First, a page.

In the late 1880s, Andy Vote homesteaded what is commonly called the Bandmann Place, across the river and west of Pinegrove. Mr. Vote did not want to settle there, so in 1886, he sold his option to Jacob Rehder, who "proved up" on the homestead and planted MacIntosh apples. (Mr. Rehder had an ongoing argument with Mr. Bass from the Bitterroot as to who started the first MacIntosh trees in Missoula.) In 1888, Mr. Rehder sold the place to Daniel Bandmann, a great Shakespeare tragedian who rehearsed his plays and recitations on the top floor of a remodeled livery stable at the ranch. Mr. Bandmann died in 1905, and in 1929, Mrs. Bandmann offered to sell the ranch to Arnold Zaugg for $10,000. However, the mortgage was overdue, and the bank took possession instead. The land is still owned by the bank.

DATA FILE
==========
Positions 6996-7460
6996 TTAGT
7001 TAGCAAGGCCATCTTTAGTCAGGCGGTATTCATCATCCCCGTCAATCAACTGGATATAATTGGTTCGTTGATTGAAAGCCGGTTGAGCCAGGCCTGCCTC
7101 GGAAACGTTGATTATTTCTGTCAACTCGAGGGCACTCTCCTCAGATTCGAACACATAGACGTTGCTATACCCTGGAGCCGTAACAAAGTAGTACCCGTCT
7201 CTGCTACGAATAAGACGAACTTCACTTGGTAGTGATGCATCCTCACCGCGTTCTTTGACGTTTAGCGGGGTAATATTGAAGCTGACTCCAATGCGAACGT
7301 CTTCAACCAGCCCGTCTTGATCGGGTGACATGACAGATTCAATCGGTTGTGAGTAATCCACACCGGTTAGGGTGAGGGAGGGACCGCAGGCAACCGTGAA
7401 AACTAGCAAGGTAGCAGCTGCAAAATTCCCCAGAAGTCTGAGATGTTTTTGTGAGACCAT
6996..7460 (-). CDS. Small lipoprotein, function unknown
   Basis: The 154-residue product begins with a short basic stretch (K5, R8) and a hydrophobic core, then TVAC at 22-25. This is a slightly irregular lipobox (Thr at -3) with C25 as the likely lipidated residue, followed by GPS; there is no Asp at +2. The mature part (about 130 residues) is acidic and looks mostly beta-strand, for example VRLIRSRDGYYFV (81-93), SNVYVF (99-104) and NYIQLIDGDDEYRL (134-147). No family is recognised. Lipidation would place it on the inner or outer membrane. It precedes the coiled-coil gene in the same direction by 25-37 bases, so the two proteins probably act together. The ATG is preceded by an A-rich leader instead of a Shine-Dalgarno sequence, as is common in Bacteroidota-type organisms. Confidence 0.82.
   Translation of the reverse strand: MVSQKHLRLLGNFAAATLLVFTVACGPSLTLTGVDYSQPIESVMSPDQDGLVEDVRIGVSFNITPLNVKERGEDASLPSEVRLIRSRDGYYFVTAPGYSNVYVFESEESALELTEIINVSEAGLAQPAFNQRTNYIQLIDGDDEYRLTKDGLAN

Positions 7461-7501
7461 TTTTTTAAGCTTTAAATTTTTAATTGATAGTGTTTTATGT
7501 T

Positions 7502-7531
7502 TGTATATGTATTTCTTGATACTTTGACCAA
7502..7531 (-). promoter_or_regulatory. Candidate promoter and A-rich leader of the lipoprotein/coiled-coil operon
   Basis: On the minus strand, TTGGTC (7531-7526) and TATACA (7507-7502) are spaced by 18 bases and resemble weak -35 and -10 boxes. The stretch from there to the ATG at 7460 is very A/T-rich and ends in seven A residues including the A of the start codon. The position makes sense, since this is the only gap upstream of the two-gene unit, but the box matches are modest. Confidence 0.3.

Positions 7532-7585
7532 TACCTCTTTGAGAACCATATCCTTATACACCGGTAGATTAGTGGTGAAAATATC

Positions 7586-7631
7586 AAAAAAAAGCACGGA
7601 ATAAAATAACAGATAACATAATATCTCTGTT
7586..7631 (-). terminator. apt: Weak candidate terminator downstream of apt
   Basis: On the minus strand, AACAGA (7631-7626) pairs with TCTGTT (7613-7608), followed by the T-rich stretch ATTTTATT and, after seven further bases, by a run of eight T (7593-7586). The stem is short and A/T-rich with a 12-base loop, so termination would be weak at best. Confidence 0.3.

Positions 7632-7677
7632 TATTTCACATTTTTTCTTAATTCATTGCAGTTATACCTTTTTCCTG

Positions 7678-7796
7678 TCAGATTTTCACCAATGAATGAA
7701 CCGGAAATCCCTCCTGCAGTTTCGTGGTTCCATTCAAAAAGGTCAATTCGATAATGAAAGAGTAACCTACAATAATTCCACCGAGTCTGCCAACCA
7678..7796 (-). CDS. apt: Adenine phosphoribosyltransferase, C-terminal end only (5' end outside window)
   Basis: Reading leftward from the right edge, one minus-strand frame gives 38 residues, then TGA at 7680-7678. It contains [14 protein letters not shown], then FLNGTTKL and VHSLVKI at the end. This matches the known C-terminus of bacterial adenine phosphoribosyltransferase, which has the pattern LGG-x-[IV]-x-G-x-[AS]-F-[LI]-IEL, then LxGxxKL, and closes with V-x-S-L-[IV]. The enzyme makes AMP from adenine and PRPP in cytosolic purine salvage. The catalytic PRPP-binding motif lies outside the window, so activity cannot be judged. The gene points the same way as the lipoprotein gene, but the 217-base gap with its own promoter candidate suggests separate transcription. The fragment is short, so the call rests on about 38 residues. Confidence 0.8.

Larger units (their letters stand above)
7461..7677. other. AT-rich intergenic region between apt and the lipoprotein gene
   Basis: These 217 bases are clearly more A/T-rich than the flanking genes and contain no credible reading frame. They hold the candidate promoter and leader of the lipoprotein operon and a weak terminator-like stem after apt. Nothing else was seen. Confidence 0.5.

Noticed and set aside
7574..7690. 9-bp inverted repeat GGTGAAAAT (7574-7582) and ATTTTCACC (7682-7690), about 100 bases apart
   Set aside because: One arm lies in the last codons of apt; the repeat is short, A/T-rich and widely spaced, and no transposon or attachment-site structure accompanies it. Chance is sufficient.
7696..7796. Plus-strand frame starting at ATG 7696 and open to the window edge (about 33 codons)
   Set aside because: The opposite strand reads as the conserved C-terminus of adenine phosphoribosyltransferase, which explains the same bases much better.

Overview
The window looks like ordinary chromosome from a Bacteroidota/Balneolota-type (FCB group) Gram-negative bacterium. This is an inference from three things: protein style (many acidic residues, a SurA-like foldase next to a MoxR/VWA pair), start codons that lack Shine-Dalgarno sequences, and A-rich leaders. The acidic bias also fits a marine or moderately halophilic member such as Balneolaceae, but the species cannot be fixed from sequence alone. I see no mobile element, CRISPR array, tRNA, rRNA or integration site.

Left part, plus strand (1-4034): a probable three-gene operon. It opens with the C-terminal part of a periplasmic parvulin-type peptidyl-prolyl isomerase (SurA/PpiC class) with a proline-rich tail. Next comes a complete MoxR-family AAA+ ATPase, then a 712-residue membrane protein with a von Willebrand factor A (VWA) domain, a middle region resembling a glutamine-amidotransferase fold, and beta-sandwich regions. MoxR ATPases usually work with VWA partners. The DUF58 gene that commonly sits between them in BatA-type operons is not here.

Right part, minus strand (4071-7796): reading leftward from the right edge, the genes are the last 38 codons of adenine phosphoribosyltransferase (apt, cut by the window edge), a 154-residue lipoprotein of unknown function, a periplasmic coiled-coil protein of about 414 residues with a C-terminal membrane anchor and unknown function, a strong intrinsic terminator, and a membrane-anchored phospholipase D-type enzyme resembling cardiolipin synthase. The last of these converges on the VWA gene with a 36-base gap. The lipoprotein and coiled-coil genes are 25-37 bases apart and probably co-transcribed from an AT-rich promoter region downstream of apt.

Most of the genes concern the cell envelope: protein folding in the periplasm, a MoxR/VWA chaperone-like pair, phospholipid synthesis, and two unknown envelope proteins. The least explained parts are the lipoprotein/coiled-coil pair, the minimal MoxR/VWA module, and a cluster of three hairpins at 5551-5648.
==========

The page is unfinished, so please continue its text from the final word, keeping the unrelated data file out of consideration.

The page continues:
A number of businesses have operated in Pinegrove over the years. One of the first was Beadle and Wagner's slaughterhouse, which supplied meat for their butcher shop in Milltown from 1912 to 1928. The slaughterhouse was located near the Clark Fork River (near the present-day Evans residence), and the surrounding land was used for pasture. Later, the Clemsonsons purchased the land, and in 1961 several acres were sold to Archie Cram, who currently runs A & C Wrecking, an auto salvage business. The Quonset Building, located nearby and owned by Leonard Lyman, is used for auctions, as a Christmas tree lot, and is currently occupied by Medicine Bow Motors, a business that restores old cars.